As this strong low pressure system interacts with that unstable environment, numerous thunderstorms may develop on Wednesday through Wednesday night. These storms may affect parts of Southern Manitoba at some point on Wednesday or early Thursday. Given the nature of this system it looks like the main severe threat will be heavy rain. However, it is too early to rule out the possibility of other forms of severe weather. We’ll have more updates on this system as the week progresses.

Long Range

The long range forecast will largely be determined by what happens with Wednesday’s system. At this point it appears likely that we’ll receive rain from this system, but the timing of that rain is too early to predict. Unfortunately, once this system moves out of our area it will deliver a parting shot of cold air, which will probably set up a chilly weekend. Again, how cold it will get is still not certain, but getting above seasonal values next weekend may be a struggle.

Warmest Day of Spring So Far Will Also Be Most Unpleasant

It’s almost a certainty that Winnipeg will record the warmest day so far this spring at it’s official reporting station at the airport, but it will without question be perhaps one of the most unpleasant feeling days of the past couple weeks as a low pressure system moves through.

3hr. QPF valid this afternoon.

RDPS output showing a weak band of flurries pushing across the RRV this afternoon.


3°C / -9°C
Cloudy & windy. Chance of flurries midday onwards.

A low pressure system will be tracking through Southern Manitoba today, bringing with it a mass of very warm air. Temperatures at the surface will climb to around +3°C today despite our 850mb temperatures climbing nearly 20°C from yesterday’s values. Thanks to the significant push of warm air aloft moving into the Red River Valley, our winds will be blowing quite strong today out of the south. The winds should sit around 40km/h with gusts to 60km/h through much of the morning, although it’s possible that winds will strengthen beyond that with gusts as high as 70–75km/h.

In addition to the above-zero temperatures, our dewpoint is expected to climb above zero as well. The above-zero temperatures combined with above-zero dewpoints will prove to be one of the more effective melting days we’ve seen so far this year despite the absence of sun with substantial warming of the entire snowpack possible. We may see some flurries as the cold front pushes through in the afternoon, but current indications are that the air coming in is a little to dry to produce much precipitation. Before the cold front comes through, the thermodynamic profile looks relatively favourable for drizzle, but I think that the strong winds will prevent its development. All in all, despite the warmer temperatures, today will end up a cloudy, damp, windy chilly-feeling day.

Once the cold front pushes through mid-afternoon, we’ll see winds lighten and slowly shift to westerlies while gradual clearing occurs. Temperatures will drop to around –9°C tonight under clear skies.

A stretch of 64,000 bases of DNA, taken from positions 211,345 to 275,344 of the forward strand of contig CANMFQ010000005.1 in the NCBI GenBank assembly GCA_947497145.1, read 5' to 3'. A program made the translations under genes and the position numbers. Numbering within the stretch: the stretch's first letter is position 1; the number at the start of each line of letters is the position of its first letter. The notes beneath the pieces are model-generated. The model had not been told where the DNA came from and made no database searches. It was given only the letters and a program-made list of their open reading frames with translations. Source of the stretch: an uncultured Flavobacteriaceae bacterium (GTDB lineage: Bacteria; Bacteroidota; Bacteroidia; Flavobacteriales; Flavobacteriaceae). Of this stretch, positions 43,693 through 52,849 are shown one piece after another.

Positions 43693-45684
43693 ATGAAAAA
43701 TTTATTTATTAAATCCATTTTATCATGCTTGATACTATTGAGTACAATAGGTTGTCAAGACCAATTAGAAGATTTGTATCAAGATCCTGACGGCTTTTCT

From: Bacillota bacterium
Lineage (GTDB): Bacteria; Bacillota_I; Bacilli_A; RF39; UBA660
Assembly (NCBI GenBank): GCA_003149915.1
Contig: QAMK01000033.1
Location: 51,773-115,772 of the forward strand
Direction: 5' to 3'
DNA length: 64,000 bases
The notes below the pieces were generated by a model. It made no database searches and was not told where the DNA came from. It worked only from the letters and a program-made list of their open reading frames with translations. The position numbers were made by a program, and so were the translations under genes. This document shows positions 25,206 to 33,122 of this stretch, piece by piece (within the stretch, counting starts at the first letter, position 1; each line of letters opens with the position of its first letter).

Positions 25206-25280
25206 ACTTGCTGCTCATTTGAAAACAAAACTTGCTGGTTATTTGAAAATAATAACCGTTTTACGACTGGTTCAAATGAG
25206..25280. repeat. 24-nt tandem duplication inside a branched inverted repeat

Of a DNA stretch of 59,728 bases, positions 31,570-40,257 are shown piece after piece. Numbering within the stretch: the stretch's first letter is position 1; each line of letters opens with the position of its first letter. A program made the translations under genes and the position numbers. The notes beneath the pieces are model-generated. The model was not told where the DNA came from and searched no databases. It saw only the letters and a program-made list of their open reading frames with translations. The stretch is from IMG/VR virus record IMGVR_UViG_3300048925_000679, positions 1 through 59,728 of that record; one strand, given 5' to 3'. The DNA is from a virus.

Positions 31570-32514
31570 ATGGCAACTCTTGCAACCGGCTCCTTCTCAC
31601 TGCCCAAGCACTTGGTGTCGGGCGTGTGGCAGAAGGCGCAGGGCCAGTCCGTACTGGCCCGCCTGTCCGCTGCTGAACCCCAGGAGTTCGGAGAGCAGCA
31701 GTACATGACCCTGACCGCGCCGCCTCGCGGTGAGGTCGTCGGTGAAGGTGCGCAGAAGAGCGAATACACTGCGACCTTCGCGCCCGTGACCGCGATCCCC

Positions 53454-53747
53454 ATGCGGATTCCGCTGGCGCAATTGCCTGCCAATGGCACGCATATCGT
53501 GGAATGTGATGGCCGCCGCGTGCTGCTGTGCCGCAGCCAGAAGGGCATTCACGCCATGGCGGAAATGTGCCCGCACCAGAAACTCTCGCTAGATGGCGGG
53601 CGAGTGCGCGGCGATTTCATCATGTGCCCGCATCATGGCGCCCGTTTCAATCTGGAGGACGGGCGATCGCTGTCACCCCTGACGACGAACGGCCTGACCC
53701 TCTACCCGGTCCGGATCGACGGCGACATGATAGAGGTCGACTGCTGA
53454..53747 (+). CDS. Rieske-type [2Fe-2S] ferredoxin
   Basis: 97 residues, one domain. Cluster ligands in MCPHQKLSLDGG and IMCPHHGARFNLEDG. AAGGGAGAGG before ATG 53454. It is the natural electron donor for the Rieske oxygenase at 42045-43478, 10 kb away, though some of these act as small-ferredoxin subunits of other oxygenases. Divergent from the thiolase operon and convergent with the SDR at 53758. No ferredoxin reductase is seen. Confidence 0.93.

Thursday & Friday


-2°C / -14°C
Mainly sunny.

0°C / -8°C
Mainly sunny. Increasing cloud overnight with chance of flurries.

We’ll return to a benign pattern for the rest of the week as another Arctic ridge builds into the Prairies. We’ll see plenty of sunny skies and highs near or just under 0°C while overnight lows sit around –14°C on Thursday night and warm to just –8°C on Friday night as clouds begin to move in ahead of the next low pressure system. Winds will remain light through Thursday and Friday.

The Weekend

Models are having difficulty resolving exactly what is going to happen with the next system headed our way for late overnight Friday into Saturday. American models are keeping it well to our south, the Canadian models are clipping it through SW Manitoba and the far SW portions of the Red River Valley, while the European models are bringing it through the Trans-Canada corridor, including Winnipeg. While the European models tend to have higher skill than the North American models at long-range (primarily thanks to their relentless efforts to initialize the models as well as they possibly can), the solution doesn’t necessarily make a whole lot of sense to me.

We’ll be watching this system develop over the next few days, and while it seems likely that some snow will fall this weekend over SW Manitoba, it’s still too early to call for Winnipeg or the RRV; we may see nothing or another 5–10cm of the white stuff. At this point, regardless of where it goes, it doesn’t look like a major system that will drop too much water (ensemble solutions are pointing towards 5–10mm of liquid equivalent with this system).


This cool weather of late has many people asking when spring will arrive. Our snowpack is abnormally deep for this time of year, March started off warm but just got colder and colder as time went on, and we have yet to even start the widespread snowpack melt. All this is certainly compounded by memories of last March’s weather, where we had the warmest March on record at 2.2°C, 0.6°C above the previous record.[1] Fortunately, there is some hope on the horizon.

AO Graph

AO values over the past few months. A quick flip from negative to positive values is expected, denoted by the forecast red line.

The Arctic Oscillation (AO), a large-scale weather pattern that can impact the distribution of cold air through the Northern Hemisphere, has been locked below zero for quite some time now. When the AO value is negative, it usually results in a stationary pool of cold air over central continental North America, as we’ve seen over the past few weeks. This has brought below-normal temperatures to many locations across the Prairies and northern United States. The good news is that, as seen above, the AO values are expected to sharply shift into the positive over the next two weeks, which should allow the jet stream to start pushing northwards and bring warmer weather to our region. So while the cooler weather will likely be here for the next 7–10 days at least, a significant change in the weather pattern looks like it’s on it’s way in the near future.

  1. Check out the mentioned link for a list of the 9 significant records we broke in March 2012.  ↩